Getting into a sensitive area
FORT MYERS, Fla. - Cup or no cup? That is the question.
It’s a delicate issue regarding a delicate area. The punch lines are infinite, but it’s not funny when a guy gets hit in his testicles and he’s not covered by the triangular hard-shell plastic designed to protect a man’s private parts.
It’s a topic in the Red Sox spring camp of 2010 because new third baseman Adrian Beltre doesn’t wear a cup and was seriously injured last summer when a ground ball took a bad hop and crushed Beltre in the right testicle.
The Mariners were playing the White Sox in August when Beltre was struck by an Alexei Ramirez grounder in the ninth inning. Amazingly, Beltre stayed in the game, singled in the 14th, and scored the winning run on a hit by Ken Griffey. Not bad for a guy with a torn testicle.
He paid the price later.
“When I look down, after the game, it wasn’t a pretty sight,’’ Beltre said. “My testicle got the size of a grapefruit. Thank God it didn’t really damage anything. It took me two weeks. It was a tear. A lot of blood inside, but it didn’t damage anything. Everything is OK.’’
Beltre went on the 15-day disabled list after the bad hop to the crotch. In his first game back, Griffey got the Seattle game presentation folks to play Tchaikovsky’s “Nutcracker Suite’’ when Beltre stepped into the batter’s box at Safeco Field.
This is baseball, people. Nothing is sacred. And everybody’s a comedian.
Seattle manager Don Wakamatsu insisted Beltre wear a cup when he came back from the injury. It didn’t last long.
“I wore it for a couple of days so they think I’m wearing it,’’ said Beltre. “After that I stopped. At the end of the year, I was back to natural.’’
But why on Earth would he go back to the hot corner without protection?
“That’s a good question,’’ Beltre said. “I don’t know yet. I’m going to try it in spring training and see how it goes. I should, but it just doesn’t seem comfortable. I tried to wear it before, but I just don’t feel right. It just isn’t comfortable.’’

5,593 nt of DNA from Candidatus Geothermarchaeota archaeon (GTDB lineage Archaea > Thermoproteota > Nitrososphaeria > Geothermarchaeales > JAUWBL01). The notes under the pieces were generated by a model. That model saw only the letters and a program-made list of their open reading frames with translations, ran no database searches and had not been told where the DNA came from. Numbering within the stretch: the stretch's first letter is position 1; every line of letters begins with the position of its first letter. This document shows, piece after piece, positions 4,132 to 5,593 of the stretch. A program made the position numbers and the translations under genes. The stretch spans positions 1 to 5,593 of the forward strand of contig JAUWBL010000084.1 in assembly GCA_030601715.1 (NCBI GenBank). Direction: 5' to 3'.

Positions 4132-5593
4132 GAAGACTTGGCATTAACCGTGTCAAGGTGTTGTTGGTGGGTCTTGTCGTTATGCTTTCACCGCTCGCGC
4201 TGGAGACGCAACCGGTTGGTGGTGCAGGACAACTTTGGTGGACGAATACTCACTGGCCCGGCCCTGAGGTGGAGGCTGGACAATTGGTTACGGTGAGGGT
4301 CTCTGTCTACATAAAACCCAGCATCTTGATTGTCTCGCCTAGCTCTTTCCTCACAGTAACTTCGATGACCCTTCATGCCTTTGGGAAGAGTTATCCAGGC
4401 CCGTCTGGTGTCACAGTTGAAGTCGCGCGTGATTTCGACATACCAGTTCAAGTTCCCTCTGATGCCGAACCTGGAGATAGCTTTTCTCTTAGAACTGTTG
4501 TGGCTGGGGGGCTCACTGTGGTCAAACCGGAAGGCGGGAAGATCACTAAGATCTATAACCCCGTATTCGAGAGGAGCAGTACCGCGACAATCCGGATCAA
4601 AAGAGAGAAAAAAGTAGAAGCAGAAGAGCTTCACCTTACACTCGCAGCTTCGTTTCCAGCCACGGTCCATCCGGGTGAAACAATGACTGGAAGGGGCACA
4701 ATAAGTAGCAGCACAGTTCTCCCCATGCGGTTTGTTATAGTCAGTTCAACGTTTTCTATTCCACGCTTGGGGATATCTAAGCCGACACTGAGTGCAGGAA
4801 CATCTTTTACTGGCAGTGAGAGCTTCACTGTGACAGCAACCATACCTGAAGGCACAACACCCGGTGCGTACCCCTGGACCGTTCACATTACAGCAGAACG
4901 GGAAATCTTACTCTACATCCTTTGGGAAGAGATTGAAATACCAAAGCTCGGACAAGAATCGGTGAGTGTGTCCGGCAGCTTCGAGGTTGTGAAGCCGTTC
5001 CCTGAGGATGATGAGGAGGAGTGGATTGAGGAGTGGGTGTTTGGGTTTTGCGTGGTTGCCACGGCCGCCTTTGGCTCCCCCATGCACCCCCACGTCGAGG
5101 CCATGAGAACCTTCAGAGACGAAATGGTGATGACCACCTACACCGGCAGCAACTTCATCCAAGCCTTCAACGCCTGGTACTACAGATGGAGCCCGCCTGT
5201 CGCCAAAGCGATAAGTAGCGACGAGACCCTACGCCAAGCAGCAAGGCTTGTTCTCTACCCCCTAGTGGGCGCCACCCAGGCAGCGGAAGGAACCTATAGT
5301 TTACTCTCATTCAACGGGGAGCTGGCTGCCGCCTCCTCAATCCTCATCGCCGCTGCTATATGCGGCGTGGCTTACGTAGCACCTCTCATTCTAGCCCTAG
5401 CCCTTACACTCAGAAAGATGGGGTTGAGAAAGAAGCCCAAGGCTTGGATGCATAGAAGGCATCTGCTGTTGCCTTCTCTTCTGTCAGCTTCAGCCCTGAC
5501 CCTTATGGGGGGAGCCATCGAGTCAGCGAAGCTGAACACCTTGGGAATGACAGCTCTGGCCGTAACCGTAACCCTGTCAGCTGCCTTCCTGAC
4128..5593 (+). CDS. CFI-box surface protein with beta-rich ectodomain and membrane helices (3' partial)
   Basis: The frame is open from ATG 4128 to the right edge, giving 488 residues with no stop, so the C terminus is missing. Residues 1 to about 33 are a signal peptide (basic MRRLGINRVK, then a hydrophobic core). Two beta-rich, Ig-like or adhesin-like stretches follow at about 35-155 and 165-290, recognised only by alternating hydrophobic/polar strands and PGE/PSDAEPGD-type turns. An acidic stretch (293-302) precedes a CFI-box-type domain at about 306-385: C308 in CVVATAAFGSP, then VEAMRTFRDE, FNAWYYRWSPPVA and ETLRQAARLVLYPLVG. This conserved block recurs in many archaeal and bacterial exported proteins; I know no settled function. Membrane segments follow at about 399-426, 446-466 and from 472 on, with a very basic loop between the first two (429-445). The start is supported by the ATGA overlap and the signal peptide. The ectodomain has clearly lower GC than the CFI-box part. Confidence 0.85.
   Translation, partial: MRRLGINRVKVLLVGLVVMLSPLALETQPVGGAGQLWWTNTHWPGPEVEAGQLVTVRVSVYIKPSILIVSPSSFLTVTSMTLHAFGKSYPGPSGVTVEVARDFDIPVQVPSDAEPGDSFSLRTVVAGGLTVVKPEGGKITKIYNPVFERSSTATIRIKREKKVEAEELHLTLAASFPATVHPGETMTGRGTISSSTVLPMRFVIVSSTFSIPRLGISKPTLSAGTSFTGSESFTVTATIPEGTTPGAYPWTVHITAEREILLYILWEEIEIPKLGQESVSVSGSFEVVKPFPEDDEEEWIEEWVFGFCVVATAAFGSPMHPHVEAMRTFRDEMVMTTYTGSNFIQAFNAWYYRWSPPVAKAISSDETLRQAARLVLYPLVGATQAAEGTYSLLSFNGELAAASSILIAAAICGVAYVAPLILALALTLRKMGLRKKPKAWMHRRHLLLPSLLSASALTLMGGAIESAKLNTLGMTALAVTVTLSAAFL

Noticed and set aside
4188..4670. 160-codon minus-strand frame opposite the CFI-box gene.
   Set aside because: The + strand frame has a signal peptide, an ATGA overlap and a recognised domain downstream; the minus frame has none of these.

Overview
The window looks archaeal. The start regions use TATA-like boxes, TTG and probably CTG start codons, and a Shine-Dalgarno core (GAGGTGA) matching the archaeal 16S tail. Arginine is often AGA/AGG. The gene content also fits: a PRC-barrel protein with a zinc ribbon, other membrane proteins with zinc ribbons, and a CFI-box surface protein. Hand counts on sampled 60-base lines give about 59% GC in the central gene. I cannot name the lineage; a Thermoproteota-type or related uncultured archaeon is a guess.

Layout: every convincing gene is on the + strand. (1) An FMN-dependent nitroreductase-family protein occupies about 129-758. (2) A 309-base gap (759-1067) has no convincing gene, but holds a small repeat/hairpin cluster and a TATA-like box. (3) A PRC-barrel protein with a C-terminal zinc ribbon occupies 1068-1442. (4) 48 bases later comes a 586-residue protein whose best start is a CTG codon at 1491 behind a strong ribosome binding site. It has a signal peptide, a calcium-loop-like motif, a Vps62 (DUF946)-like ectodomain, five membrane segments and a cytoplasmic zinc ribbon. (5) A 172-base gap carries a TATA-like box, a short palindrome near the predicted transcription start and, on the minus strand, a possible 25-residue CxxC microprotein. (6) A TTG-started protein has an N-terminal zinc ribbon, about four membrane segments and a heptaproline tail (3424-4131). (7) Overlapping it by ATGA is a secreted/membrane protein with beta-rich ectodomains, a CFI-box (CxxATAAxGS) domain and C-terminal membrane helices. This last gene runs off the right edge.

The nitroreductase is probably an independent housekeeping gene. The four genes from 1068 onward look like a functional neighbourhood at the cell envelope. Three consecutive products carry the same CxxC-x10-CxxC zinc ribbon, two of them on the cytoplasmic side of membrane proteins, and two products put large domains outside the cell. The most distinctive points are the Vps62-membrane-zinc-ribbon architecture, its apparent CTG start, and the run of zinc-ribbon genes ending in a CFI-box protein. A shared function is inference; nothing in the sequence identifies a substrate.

Beltre turns 31 next month. A native of the Dominican Republic, he signed with the Dodgers when he was 16 years old and made it to the majors when he was 19 in 1998.
“When I came through the Dodger camp, they forced me to use it,’’ Beltre recalled. “But I told them I can’t play like that. I feel like I can’t move, so I never had to wear one until last year.
“I never wore one again until last year after I got hit. It was the first time I was hit. They say I’m crazy not to wear the cup. But I say, if the ball’s going to hit me there every 11 1/2 years, I’ll take my chances.’’
Beltre has won two Gold Gloves. He has been brought to Boston to improve the defense. He is considered the best in the business.
But playing third base, commando style? Reminds me of the late Ricky Nelson singing, “Fools rush in where wise men never go.’’
“In 2003, we [the world champion Marlins] had an infield with Derek Lee, Luis Castillo, and Alex Gonzalez, and none of them wore a cup,’’ said Sox third baseman Mike Lowell. “But I’ve got to believe it should be mandatory. I’ve worn one since I was 7. I’d never play without one.’’
Lowell underwent testicular cancer surgery in 1999 and is president of a foundation that aids cancer treatments. Still, he can’t discuss the cup topic without making a joke.
“You could saw my cup in half and it would still work,’’ said the veteran.
“Outfielders don’t wear them,’’ said Kevin Youkilis, who has spent significant time at both corners in the infield. “A lot of people don’t wear them. I think a lot of pitchers.
“You’re always taking a risk. The first week wearing one is not very comfortable, but you get used to it. To me it’s habit. I don’t go out there without it. Ever. Mine’s definitely been hit a couple of times.’’
Dustin Pedroia agreed.
“Once you get hit there, you want to wear one,’’ said the second baseman. “[Beltre] is probably the only one here that doesn’t. That’s risky business.
“Sometimes those hard-hit balls that hug the ground, you try to get in front of them, but they hop up on you and they’ll hit you underneath. If you don’t wear a cup, it’s going to do some damage and it makes you talk funny for a while.’’
This is baseball. Nothing is sacred. And everybody’s a comedian.
Dan Shaughnessy is a Globe columnist. He can be reached at firstname.lastname@example.org.